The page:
NICHOLAS CONFESSORE, The New York Times, August 28, 2008
One of the country’s largest builders of coal-fired power plants will give investors detailed warnings about the risks that global warming poses to its business under a deal with New York’s attorney general.
The agreement Wednesday between the attorney general, Andrew M. Cuomo, and the company, Xcel Energy of Minneapolis, is the first of its kind in the country. It could open a broad new front in efforts by environmental groups to pressure the energy industry into reducing emissions of the greenhouse gases that contribute to global warming.
Until now, advocates have largely relied on shareholder resolutions as a way of pushing the companies to reduce their carbon dioxide output and invest more aggressively in renewable energy sources like wind or solar power.
That effort has picked up pace, according to Ceres, a coalition of investors and environmental groups, with dozens of shareholder resolutions filed during the 2008 financial reporting season.
“This really takes it another step, by making it a settlement agreement that should have an impact across the industry,” said Dan Bakal, the director of electric power programs at Ceres.
Mr. Cuomo subpoenaed Xcel and four other companies last September, seeking to determine whether their efforts to build new coal-fired power plants posed risks not disclosed to investors, like future lawsuits or higher costs to comply with possible regulations restricting carbon emissions.
The attorney general’s office is still negotiating with the four other companies — the AES Corporation, Dominion, Dynergy and Peabody Energy. But Mr. Cuomo hopes that the agreement will help persuade other companies to follow in the footsteps of Xcel, which supplies natural gas and electricity to customers in eight states. Among utilities, Xcel is one of the nation’s largest producers of greenhouse gases and a major provider of wind energy.
Many coal-fired power plants have been proposed or are under construction across the country and environmental advocates have made it a priority to reduce their impact.
“This landmark agreement sets a new industrywide precedent that will force companies to disclose the true financial risks that climate change poses to their investors,” Mr. Cuomo said in a statement. “Coal-fired power plants can significantly contribute to global warming, and investors have the right to know all the associated risks.”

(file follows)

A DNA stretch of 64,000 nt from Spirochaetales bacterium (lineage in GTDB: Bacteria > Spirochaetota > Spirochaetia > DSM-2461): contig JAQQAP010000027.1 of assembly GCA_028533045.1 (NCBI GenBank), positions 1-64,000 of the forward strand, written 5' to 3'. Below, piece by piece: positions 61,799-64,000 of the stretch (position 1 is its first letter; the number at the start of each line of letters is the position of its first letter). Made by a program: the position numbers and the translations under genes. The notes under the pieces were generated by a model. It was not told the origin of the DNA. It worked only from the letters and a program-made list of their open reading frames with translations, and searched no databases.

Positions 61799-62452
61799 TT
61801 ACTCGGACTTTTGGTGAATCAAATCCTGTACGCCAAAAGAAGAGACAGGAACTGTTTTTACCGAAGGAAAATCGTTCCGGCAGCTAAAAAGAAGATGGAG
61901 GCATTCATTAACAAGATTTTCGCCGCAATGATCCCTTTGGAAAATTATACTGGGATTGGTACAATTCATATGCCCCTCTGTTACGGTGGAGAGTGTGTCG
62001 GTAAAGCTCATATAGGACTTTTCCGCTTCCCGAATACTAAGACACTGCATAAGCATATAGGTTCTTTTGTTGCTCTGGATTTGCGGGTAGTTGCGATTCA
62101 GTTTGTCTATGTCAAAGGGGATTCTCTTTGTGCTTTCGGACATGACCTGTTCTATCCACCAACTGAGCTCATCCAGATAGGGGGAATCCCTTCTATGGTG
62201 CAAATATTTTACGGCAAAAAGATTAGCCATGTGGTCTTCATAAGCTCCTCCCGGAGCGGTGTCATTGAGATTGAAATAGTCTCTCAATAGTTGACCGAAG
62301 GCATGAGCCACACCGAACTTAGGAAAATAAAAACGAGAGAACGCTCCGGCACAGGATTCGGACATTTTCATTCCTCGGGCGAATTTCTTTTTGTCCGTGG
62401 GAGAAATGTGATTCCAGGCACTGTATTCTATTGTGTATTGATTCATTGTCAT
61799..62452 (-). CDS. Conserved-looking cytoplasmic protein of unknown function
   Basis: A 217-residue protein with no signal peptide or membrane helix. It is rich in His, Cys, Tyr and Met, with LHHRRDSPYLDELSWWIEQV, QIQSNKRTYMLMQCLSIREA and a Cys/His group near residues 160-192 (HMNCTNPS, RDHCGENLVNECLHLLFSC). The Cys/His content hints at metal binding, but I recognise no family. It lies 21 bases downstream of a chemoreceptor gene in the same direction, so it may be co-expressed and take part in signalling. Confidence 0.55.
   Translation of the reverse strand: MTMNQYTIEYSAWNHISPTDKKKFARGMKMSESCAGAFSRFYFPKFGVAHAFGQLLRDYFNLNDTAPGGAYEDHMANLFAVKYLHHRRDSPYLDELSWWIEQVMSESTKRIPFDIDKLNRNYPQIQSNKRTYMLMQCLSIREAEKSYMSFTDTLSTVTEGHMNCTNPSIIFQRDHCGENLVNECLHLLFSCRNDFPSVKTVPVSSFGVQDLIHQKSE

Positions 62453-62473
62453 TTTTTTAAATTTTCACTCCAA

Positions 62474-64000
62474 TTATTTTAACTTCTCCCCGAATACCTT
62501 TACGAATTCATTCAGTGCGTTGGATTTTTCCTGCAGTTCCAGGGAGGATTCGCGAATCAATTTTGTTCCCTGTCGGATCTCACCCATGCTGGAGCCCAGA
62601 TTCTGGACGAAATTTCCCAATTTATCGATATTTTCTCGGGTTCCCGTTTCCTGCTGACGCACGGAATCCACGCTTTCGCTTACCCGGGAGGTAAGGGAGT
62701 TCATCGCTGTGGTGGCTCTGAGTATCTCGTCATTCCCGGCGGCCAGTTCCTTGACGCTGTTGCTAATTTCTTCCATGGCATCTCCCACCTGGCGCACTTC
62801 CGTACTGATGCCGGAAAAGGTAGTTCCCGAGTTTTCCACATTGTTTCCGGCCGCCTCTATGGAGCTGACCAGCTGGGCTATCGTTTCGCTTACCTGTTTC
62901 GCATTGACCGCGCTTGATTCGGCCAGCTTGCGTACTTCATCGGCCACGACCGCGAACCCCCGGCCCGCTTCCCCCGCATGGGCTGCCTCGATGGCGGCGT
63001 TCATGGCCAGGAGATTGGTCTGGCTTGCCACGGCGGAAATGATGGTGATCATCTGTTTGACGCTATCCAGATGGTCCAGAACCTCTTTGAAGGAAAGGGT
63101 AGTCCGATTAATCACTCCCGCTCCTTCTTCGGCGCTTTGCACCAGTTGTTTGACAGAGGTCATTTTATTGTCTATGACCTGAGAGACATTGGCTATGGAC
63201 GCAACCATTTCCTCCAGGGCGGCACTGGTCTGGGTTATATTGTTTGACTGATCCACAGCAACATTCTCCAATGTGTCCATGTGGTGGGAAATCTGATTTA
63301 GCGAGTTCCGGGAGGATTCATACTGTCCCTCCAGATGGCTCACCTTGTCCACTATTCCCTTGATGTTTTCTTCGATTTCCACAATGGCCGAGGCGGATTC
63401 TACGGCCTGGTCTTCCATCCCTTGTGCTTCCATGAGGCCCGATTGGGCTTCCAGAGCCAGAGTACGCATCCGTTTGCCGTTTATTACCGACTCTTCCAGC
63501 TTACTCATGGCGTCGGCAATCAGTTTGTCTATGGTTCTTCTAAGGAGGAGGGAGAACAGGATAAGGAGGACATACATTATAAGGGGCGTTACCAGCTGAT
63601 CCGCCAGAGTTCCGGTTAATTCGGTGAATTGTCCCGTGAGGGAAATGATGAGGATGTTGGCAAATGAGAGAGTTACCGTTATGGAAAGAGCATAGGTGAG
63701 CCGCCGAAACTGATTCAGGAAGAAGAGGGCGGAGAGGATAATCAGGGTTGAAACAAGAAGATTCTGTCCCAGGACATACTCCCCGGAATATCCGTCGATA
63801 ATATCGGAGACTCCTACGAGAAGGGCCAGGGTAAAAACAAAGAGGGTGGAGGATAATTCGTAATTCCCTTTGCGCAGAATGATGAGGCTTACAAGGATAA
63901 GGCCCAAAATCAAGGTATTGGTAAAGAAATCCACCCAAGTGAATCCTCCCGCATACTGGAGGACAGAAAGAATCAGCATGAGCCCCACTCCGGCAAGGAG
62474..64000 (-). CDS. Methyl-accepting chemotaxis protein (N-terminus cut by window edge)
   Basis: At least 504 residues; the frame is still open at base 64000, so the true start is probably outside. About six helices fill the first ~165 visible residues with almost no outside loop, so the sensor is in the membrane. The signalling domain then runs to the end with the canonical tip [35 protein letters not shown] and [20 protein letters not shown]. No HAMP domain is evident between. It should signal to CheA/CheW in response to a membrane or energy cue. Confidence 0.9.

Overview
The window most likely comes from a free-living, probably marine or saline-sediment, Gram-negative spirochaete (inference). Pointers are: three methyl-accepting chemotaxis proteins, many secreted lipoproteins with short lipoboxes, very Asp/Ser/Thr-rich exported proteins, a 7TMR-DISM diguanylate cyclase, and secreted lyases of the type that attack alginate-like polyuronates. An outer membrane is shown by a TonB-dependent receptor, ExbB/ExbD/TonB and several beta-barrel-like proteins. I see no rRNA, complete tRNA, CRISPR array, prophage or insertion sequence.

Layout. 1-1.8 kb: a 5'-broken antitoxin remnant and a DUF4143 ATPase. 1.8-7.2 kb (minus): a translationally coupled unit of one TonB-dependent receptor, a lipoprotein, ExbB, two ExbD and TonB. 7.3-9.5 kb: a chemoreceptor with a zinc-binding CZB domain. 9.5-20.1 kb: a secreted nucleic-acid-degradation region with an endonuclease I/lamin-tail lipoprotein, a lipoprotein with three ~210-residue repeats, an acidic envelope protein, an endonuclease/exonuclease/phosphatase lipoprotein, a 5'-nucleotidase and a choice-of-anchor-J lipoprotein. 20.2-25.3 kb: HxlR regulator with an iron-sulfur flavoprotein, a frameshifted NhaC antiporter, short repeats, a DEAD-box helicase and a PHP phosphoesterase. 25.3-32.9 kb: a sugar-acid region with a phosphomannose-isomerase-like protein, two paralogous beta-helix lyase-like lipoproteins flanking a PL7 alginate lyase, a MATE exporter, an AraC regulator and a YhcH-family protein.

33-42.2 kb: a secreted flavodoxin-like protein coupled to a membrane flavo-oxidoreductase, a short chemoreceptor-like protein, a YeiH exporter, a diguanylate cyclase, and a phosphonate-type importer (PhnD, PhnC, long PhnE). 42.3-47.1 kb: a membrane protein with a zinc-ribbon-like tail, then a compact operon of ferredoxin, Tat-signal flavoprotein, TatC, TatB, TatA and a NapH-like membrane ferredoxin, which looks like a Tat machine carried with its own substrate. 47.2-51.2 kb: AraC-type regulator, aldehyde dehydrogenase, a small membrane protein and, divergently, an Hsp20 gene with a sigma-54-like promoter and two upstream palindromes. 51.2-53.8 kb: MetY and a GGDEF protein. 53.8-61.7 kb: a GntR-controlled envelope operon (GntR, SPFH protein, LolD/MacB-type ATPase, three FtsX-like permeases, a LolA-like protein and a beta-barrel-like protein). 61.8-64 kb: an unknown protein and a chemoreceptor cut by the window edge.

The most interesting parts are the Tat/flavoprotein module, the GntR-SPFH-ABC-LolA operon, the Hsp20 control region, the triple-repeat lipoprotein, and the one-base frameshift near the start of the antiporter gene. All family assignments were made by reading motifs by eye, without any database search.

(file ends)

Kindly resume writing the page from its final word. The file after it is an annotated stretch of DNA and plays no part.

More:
The agreement represents another novel use by Mr. Cuomo of the Martin Act, a powerful tool that allows the attorney general to bring criminal as well as civil charges. Mr. Cuomo’s predecessor, Eliot Spitzer, used the law to vastly expand the office’s investigations of suspected Wall Street malfeasance.
Now Mr. Cuomo has turned it into a de facto form of environmental enforcement, too. For energy companies, including those based far from New York, he is able to claim jurisdiction because they issue securities on Wall Street.
The agreement with Xcel requires the company to analyze the likely effects on its business of current and future legislation or regulations in the states and countries where it operates and to disclose that information in its investor filings with the Securities and Exchange Commission.
Congress and many states are considering global warming legislation. Ten states stretching from Maryland to Maine, including New Jersey, New York and Connecticut, have struck a deal to cap emissions and allow trading of pollution allotments among producers.
Under the agreement with Mr. Cuomo, Xcel will disclose the financial risks of lawsuits and of federal or state court decisions that would affect its business. The company will also analyze and disclosed the “material financial risks” to itself associated with global warming, like drought — coal plants are prodigious users of water — or rising sea levels.In a statement, the chairman of Xcel, Richard C. Kelly, said the company had already voluntarily reduced carbon emissions and planned to continue to do so.
“We previously provided detailed information concerning the expected impact of climate change and greenhouse gas emissions regulations on our operations, and under this agreement we will make even more detailed disclosures,” Mr. Kelly said. “This agreement will enhance our already aggressive efforts to be responsible environmental stewards.”
Xcel officials said their reductions of greenhouse gases had totaled 18 million tons since 2003. They added that the company planned to build an additional 6,000 megawatts of renewable energy generation by the end of the next decade.
Justin McCann, an energy analyst at Standard & Poor’s, said that the company had included more detailed information on climate change risks in its most recent filing, since Mr. Cuomo’s investigation began. But the new agreement will require even more disclosure, he said, and probably encourage other companies to follow suit.
“Utility lobbies are very strong, but they have read the writing on the wall in terms of greenhouse gas reductions,” Mr. McCann said. “They know it is extremely popular with the public, and so they have wanted to get ahead of the curve, so they can have some input.”
But some of the companies that Mr. Cuomo scrutinized might be less amenable to adopting the new requirements than others. When Mr. Cuomo issued his subpoenas last year, Vic Svec, a spokesman for Peabody Energy, described the attorney general’s inquiry as “outrageous” and suggested that Mr. Cuomo’s use of the Martin Act was a form of legal harassment.
Reached Wednesday, Mr. Svec said: “We’re confident that our disclosures around CO2” — carbon dioxide — “have been and continue to be adequate.”